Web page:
Going back to the Scriptures, to my surprise, I found a variety of roles in which the early Church operated that no longer had significance in my local church. As a young, single man on the mission field I identified more with the apostolic and prophetic ministries in the early church. But, I didn’t really know if I was a weekly message deliverer – aka a “modern day pastor.” I had public speaking experience in a variety of churches. Denomination did not really matter to me. I just wanted to share a unique word on a Sunday morning with a group of people. Hopefully we both would be refreshed and challenged in the process. This was where my calling appeared most evidently. I felt like I belonged there, but we did not have a staff position for persons like me. I did not fit the assistant pastor mold or the mold did not fit me.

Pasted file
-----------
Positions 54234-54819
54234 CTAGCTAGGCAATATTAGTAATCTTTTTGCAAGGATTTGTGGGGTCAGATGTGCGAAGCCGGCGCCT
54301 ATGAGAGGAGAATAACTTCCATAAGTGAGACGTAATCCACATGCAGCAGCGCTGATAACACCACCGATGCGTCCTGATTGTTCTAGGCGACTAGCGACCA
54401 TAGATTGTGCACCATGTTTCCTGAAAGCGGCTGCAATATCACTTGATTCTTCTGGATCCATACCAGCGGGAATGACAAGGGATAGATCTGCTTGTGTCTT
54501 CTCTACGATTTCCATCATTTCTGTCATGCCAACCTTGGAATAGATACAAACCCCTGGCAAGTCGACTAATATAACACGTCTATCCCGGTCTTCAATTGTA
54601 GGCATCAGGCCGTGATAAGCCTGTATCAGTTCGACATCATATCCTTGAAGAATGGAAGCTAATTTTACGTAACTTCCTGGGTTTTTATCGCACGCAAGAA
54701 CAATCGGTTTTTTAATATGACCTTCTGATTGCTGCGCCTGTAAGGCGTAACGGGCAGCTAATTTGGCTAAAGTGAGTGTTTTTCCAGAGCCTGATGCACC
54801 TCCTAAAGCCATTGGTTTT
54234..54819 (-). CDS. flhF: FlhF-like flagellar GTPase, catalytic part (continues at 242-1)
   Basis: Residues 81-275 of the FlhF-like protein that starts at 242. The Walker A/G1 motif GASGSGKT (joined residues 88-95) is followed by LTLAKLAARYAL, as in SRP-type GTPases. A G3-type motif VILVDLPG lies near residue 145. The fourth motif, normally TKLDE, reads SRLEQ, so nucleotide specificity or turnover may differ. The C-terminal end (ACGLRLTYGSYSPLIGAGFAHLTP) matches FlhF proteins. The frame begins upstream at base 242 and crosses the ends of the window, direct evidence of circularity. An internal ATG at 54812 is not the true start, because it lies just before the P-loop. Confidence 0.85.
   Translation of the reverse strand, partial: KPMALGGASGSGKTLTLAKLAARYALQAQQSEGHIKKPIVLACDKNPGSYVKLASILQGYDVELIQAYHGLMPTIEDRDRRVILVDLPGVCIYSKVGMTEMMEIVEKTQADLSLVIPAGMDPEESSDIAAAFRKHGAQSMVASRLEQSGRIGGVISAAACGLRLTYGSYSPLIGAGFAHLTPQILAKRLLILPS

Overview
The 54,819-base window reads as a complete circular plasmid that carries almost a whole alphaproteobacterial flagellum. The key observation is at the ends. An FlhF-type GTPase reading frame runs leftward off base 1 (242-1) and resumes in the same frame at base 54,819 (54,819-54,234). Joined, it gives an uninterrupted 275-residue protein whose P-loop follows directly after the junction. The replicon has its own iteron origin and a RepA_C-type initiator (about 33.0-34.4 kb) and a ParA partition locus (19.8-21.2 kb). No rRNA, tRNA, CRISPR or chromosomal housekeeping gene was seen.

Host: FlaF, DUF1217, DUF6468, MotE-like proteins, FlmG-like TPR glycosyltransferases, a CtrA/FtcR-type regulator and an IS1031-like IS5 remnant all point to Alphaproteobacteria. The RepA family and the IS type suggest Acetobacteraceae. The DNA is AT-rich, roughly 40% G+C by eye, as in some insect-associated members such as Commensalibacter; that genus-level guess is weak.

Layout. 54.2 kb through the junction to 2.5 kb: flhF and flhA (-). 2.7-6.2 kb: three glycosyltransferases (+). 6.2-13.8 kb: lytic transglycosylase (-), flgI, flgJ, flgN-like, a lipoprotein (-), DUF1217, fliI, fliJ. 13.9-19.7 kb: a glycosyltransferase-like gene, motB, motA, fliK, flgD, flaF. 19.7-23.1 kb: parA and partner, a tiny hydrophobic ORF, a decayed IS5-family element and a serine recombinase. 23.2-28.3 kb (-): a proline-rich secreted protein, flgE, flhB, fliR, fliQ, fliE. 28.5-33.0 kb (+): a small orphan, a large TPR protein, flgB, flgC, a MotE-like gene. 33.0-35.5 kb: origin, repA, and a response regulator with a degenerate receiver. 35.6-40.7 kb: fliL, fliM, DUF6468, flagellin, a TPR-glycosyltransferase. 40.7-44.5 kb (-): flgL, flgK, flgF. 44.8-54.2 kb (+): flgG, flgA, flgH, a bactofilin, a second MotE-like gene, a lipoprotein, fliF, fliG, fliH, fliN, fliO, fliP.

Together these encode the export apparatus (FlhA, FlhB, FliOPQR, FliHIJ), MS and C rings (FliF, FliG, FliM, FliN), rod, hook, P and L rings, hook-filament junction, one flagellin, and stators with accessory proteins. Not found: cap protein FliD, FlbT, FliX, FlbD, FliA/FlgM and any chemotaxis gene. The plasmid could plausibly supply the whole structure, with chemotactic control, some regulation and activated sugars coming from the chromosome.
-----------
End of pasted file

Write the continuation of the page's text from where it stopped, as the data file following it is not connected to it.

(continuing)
As I searched my heart and attempted to find a clearer answer for my pastoral board, I faced even more questions about the way church is done in America. If the early Church had many positions of leadership, why have we boiled down the focus upon one, or two melded together into one? The pastor-teacher function is most prominent in our local churches today, so what could be two distinct individuals or groups of individuals, now boils down into one person. One ego. One celebrity. One cult of personality. It makes perfect sense in our individualistic, rationalistic society that we value the thoughts of one person over the entire congregation in our weekly meetings.